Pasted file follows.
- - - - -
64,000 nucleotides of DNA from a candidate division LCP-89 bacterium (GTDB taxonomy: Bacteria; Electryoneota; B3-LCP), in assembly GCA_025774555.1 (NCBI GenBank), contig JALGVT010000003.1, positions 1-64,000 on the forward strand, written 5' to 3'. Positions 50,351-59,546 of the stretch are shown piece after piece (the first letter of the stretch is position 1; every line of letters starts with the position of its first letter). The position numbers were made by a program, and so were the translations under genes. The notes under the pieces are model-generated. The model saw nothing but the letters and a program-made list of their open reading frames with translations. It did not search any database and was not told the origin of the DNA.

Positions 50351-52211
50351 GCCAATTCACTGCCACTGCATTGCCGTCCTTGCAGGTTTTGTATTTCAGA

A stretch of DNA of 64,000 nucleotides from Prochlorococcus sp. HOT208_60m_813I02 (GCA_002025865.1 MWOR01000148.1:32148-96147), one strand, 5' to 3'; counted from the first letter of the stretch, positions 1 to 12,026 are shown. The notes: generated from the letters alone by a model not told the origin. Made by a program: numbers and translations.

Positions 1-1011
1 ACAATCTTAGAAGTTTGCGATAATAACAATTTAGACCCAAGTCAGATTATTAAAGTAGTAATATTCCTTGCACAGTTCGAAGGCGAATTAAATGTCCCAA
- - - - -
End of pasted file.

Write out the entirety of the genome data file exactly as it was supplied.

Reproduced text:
64,000 nucleotides of DNA from a candidate division LCP-89 bacterium (GTDB taxonomy: Bacteria; Electryoneota; B3-LCP), in assembly GCA_025774555.1 (NCBI GenBank), contig JALGVT010000003.1, positions 1-64,000 on the forward strand, written 5' to 3'. Positions 50,351-59,546 of the stretch are shown piece after piece (the first letter of the stretch is position 1; every line of letters starts with the position of its first letter). The position numbers were made by a program, and so were the translations under genes. The notes under the pieces are model-generated. The model saw nothing but the letters and a program-made list of their open reading frames with translations. It did not search any database and was not told the origin of the DNA.

Positions 50351-52211
50351 GCCAATTCACTGCCACTGCATTGCCGTCCTTGCAGGTTTTGTATTTCAGA

A stretch of DNA of 64,000 nucleotides from Prochlorococcus sp. HOT208_60m_813I02 (GCA_002025865.1 MWOR01000148.1:32148-96147), one strand, 5' to 3'; counted from the first letter of the stretch, positions 1 to 12,026 are shown. The notes: generated from the letters alone by a model not told the origin. Made by a program: numbers and translations.

Positions 1-1011
1 ACAATCTTAGAAGTTTGCGATAATAACAATTTAGACCCAAGTCAGATTATTAAAGTAGTAATATTCCTTGCACAGTTCGAAGGCGAATTAAATGTCCCAA